What about Jesus? For process theists, every person anywhere, indeed every moment, embodies ("incarnates") God, the uniquely all-inclusive way of newly interacting, in some way or other. Everything is some sort of enfleshed "Logos." So in process thought, simply to call Jesus the enfleshed Logos (John 1:14) is to identify something that he has in common with every other human being (and non-human being too). That alone does not make Jesus unique. But Christian process theists, like me, nevertheless discern something unsurpassably unique in Jesus, not in the bare fact that he somehow embodies God, but in the specific story of how he embodies God. For us the story of Jesus' life is best summarized in Philippians 2:5-11: Jesus consistently lives out the utterly self-giving (literally, "self-emptying") life of God, whose embrace outlives and undoes utter rejection and devastation, and this gives rise to a community ("the body of Christ") animated by this utterly self-giving, all-embracing life, the life of God-with-us. Without even pretending to “surpass” Judaism, and without putting down other religious figures or texts, Christian process theists want this unique storyline to keep reframing the very terms in which all of us think of ourselves, of God, and of everybody and everything else.
What happens when I die? Your whole life up to your death will abide in God's ongoing present even more intimately than your whole life up to now abides in your ongoing present (as well as God’s). What ends at death is not life in and with God but your life’s present ability to diverge from God’s. God’s endless life unifies and continues the differing projects of every ended life, which means that no life is ever totally ended.***
*By “theism” I simply mean belief in one God, any sort of God. So pantheism, panentheism and deism all count as versions of theism. Belief in God as personal, impersonal or transpersonal also count, as do naturalistic and supernaturalistic versions. Often people say they aren’t theists when they really mean they aren’t one sort of theist (usually the invisible Superman sort). Process theism has usually been classified as a version of panentheism, though it’s also called neoclassical theism.
**“The whole notion of our massive experience conceived as a reaction to clearly envisaged to details is fallacious. The relationship should be inverted ... The primitive stage of discrimination … is the vague grasp of reality, dissecting it into a threefold scheme, namely, 'The Whole,' 'That Other,' and 'This-My-Self.' ... This is the vague, basic presentation of the differentiation of existence. ... We are, each of us, one among others; and all of us are embraced in the unity of the whole."—Alfred North Whitehead, Modes of Thought (New York: Simon & Schuster, 1968 ), pp. 109-110 (online here) "Any relation in which some more or less determinate reality is understood discriminates that object from the rest of the cosmos, contrasts just this part with every other actual and possible reality. Subjects of understanding are aware of reality as such; they are related, at least implicitly, to a representation of the all-inclusive context in which they are set."—Franklin I. Gamwell, Democracy on Purpose: Justice and the Reality of God (Washington, D.C: Georgetown University Press, 2002), p. 33.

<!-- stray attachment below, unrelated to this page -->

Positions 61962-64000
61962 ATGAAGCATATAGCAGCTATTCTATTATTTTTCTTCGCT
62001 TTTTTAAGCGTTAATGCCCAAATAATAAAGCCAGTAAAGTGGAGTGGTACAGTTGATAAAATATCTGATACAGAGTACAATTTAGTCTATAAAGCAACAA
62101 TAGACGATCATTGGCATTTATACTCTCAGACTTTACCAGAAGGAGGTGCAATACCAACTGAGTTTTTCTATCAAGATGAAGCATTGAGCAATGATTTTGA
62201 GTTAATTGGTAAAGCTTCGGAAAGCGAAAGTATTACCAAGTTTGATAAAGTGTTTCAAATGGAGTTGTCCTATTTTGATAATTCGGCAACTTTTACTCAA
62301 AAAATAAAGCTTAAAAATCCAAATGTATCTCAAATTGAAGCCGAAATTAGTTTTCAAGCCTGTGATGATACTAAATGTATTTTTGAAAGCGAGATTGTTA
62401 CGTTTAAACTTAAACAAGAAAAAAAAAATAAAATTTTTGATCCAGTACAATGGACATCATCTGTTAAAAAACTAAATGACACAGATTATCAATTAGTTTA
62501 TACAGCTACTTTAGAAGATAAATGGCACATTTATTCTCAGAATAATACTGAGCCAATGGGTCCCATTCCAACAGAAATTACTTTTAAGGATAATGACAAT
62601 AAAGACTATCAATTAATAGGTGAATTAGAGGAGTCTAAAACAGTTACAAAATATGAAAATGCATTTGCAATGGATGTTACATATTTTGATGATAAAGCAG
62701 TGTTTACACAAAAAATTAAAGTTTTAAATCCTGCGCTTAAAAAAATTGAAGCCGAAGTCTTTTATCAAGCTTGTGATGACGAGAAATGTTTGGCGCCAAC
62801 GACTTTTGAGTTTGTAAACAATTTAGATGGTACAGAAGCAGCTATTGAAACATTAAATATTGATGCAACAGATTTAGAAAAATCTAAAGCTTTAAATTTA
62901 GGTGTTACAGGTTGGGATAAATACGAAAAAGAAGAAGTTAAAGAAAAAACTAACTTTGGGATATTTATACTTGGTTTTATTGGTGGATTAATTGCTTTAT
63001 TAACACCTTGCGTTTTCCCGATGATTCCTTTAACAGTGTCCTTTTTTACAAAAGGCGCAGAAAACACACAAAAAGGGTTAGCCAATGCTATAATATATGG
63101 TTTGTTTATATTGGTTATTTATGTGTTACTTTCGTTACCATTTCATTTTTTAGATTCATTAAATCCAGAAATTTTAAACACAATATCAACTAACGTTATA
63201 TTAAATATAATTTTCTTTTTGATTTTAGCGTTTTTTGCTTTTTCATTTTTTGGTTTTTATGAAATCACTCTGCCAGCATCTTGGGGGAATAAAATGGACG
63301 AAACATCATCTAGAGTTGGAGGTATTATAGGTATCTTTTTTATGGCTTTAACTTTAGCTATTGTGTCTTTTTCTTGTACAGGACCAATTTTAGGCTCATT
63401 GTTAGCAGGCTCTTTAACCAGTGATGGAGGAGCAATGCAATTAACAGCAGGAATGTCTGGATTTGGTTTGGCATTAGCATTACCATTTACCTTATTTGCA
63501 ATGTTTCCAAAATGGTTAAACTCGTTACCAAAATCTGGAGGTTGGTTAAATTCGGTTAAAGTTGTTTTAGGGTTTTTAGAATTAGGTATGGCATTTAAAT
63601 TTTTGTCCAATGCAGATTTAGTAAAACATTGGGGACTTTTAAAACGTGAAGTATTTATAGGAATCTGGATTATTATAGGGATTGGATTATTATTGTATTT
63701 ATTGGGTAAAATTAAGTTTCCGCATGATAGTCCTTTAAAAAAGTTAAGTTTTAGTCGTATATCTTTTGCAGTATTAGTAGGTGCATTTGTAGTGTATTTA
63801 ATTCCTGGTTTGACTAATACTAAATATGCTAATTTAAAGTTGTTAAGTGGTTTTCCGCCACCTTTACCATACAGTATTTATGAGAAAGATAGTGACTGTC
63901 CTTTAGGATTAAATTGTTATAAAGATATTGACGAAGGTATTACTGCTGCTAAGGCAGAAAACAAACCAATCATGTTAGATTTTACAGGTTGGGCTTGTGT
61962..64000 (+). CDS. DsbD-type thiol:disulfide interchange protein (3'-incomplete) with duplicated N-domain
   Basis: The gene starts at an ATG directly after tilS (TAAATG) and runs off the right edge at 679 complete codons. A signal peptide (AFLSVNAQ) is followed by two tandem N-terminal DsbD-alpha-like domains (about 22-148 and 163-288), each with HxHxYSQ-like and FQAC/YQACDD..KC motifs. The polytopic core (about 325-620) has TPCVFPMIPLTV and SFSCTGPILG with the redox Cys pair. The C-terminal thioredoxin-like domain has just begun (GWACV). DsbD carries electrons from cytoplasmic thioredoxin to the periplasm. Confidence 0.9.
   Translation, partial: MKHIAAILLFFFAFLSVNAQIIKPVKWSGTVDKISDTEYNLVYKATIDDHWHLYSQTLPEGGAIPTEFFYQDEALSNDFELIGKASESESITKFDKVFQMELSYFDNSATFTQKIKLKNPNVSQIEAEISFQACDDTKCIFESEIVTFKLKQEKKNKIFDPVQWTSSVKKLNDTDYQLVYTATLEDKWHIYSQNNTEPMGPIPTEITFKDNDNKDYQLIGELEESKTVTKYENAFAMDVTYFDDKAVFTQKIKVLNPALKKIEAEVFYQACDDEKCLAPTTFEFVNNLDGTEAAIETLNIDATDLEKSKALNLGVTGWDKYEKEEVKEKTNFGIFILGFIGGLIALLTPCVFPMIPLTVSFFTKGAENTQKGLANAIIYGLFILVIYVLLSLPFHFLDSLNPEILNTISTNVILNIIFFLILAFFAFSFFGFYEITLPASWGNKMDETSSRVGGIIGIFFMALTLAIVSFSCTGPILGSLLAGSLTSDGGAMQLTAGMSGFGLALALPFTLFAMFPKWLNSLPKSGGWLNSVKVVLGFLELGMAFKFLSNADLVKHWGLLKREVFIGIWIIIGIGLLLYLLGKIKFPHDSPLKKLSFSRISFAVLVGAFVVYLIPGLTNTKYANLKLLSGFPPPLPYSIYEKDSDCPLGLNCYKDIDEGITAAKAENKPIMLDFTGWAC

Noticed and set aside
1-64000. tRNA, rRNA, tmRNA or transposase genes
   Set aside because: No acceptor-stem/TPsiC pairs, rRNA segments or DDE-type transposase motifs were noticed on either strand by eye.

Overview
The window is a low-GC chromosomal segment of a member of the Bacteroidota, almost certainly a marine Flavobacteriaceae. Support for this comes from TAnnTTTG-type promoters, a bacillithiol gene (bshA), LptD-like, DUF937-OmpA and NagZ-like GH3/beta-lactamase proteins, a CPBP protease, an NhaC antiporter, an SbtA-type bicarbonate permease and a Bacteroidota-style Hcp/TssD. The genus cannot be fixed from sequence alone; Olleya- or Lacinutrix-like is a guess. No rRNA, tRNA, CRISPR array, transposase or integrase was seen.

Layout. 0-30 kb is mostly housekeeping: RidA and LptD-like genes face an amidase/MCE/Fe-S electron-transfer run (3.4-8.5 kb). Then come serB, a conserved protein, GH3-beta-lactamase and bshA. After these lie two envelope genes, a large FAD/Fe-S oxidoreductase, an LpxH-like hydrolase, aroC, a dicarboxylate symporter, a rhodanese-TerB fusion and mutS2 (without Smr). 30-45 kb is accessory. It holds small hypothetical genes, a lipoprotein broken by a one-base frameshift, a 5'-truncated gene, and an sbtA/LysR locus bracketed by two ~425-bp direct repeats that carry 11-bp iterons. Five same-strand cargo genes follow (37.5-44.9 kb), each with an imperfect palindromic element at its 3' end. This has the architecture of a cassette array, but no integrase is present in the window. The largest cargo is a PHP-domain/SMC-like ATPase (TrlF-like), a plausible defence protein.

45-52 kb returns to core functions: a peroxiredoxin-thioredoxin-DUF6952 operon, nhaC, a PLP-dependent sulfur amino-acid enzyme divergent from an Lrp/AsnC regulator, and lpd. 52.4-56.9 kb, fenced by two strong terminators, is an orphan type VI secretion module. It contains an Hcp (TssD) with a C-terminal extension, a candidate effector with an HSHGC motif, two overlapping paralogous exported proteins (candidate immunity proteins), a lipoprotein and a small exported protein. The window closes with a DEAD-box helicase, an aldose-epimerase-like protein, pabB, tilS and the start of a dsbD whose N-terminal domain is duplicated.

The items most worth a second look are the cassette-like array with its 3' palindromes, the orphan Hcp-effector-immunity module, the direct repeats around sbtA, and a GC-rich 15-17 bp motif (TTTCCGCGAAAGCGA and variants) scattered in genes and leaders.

***“Each actuality ... has its reception into God's nature. The corresponding element in God's nature is ... the transmutation of that ... actuality into a living, ever-present fact. An enduring personality ... is a route of occasions in which the successors with some peculiar completeness sum up their predecessors. The correlate fact in God's nature is an even more complete unity of life in a chain of elements for which succession does not mean loss of immediate unison. Thus in the sense in which the present occasion is the person now, and yet with his own past, so the counterpart in God is that person in God ... in which the many are one everlastingly, without the qualification of any loss either of individual identity or of completeness of unity. ... In this way, the insistent craving is justified—the insistent craving that zest for existence be refreshed by the ever-present, unfading importance of our immediate actions, which perish and yet live for evermore.”—Alfred North Whitehead, Process and Reality (New York: Free Press, 1978 ), pp. 350-351.